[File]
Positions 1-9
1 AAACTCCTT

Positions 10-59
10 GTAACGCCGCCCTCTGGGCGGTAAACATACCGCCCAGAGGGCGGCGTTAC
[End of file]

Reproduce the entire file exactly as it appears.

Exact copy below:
Positions 1-9
1 AAACTCCTT

Positions 10-59
10 GTAACGCCGCCCTCTGGGCGGTAAACATACCGCCCAGAGGGCGGCGTTAC